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Commentary on "Classic and backdoor pathways of androgen biosynthesis in human sexual development"

Article information

Ann Pediatr Endocrinol Metab. 2022;27(2):81-82
Publication date (electronic) : 2022 June 30
doi : https://doi.org/10.6065/apem.2222057edi01
Department of Pediatrics, Soonchunhyang University Cheonan Hospital, Soonchunhyang University School of Medicine, Cheonan, Korea
Address for correspondence: Hwal Rim Jeong Department of Pediatrics, Soonchunhyang University Cheonan Hospital, Soonchunhyang University School of Medicine, 31 Suncheonhyang 6-gil, Dongnam-gu, Cheonan 31151, Korea Email: linny3057@gmail.com

Steroidogenesis is the process by which cholesterol is converted into biologically active steroid hormones [1]. Sex steroids are hormones that determine human sexual development and affect the quality of life. In particular, androgen and dihydrotestosterone (DHT) are essential for male sexual differentiation. DHT is a more potent androgen that virilizes the male external genitalia and urethra [2]; it is the end-product of the classical and backdoor pathways of androgen synthesis.

The classical pathway is widely regarded as the only androgen synthesis pathway. The process is initiated in mitochondria, where cholesterol is converted to pregnenolone by the P450scc cholesterol side-chain cleavage enzyme. Pregnenolone is converted to 17OH-pregnenolone by the P450c17 17α-hydroxylase. Then, 17OH-pregnenolone is converted to dehydroepiandrosterone by 17,20 lyase. Dehydroepiandrosterone is converted to androstenedione by 3β-hydroxysteroid dehydrogenase type 2 in the adrenal gland and testis. Androstenedione is converted to testosterone by 17β-hydroxysteroid dehydrogenase type 3, mainly in the testes. Testosterone is converted to DHT by 5α-reductase type 2 in the genital skin [3]. Therefore, the testis is indispensable for male sexual differentiation.

The androgen backdoor pathway bypasses the usual intermediate steroids of dehydroepiandrosterone, androstenedione, and testosterone [4]. 17OH-Pregnenolone is usually converted to 17OH-progesterone, which is 5α-reduced by 5α-reductase type 1 to 5α-pregnan-17α-ol-3,20-dione; this is 3α-reduced by AKR1C2 or AKR1C4 to yield 17OH-allopregnanolone. 17OH-Allopregnanolone is converted to androsterone by 17,20 lyase. 17β-Hydroxysteroid dehydrogenase type 3/5 converts androsterone to androstenediol, which is 3α-oxidized to produce DHT [3].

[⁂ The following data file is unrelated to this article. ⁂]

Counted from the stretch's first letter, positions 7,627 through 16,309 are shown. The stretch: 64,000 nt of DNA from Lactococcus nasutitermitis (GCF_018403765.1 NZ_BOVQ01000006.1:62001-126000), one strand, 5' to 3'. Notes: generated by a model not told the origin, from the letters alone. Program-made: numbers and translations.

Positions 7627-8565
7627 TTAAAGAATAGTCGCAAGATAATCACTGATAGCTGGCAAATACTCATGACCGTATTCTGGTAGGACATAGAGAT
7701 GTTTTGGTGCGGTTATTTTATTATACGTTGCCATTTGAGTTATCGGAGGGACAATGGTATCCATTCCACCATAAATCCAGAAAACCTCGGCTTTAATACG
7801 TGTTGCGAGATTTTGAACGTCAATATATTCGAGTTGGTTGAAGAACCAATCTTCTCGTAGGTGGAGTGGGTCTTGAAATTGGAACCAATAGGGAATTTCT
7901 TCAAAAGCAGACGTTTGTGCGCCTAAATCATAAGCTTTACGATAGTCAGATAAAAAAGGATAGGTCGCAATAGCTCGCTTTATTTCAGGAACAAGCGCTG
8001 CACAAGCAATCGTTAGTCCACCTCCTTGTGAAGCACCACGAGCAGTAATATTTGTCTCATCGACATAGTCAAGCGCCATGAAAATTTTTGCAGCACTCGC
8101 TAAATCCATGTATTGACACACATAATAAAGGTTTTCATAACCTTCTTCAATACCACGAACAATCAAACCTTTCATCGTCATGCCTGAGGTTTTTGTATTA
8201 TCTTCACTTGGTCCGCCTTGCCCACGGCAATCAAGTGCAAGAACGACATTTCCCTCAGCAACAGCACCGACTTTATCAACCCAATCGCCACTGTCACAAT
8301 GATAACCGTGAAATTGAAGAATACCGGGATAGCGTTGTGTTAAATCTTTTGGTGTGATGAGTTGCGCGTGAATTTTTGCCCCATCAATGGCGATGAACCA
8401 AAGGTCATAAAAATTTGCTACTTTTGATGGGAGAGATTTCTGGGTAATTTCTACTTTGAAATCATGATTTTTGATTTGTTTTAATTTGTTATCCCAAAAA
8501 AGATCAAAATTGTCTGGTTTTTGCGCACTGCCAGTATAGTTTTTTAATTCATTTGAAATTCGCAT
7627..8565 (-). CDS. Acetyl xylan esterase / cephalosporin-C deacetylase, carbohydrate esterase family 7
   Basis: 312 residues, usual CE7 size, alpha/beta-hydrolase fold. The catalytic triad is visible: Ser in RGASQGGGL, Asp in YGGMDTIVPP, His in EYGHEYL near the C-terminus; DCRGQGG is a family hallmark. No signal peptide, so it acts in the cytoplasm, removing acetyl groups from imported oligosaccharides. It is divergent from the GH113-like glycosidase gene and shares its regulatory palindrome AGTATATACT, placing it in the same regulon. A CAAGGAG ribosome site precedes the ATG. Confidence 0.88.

O'Shaughnessy et al. [5] measured plasma and tissue levels of endogenous steroids in second-trimester human fetuses. They reported that androsterone is the principal backdoor androgen in the human fetus; moreover, placental progesterone is a major substrate for backdoor androgen synthesis, which occurs in the placenta, fetal liver, and adrenal gland. This means that the testis is no longer the supreme organ responsible for fetal male sexual development—it is necessary but not sufficient to produce androgenic steroids [3]. Both the testis and backdoor androgens are needed for sexual development of the male fetus. Thus, both classical and backdoor pathways are required for normal human male genital development [6].

Lee and Kim [7] described the classical and backdoor pathways of androgen biosynthesis; they reported that the backdoor pathway has a role in hyperandrogenic disorders. Approximately 20 years have passed since the human androgen backdoor pathway was revealed, but there remain many processes to investigate. In addition to hyperandrogenism, undervirilization may be related to unexpected pathological conditions in backdoor pathway. The identification of normal backdoor androgen synthesis at the molecular level and elucidation of enzymes that function during each step may be the cornerstones for identification of diagnostic markers and therapeutic targets for pathological conditions.

Notes

Conflicts of interest

No potential conflict of interest relevant to this article was reported.

References

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7. Lee HG, Kim CJ. Classic and backdoor pathways of androgen biosynthesis in human sexual development. Ann Pediatr Endocrinol Metab 2022;27:83–9.

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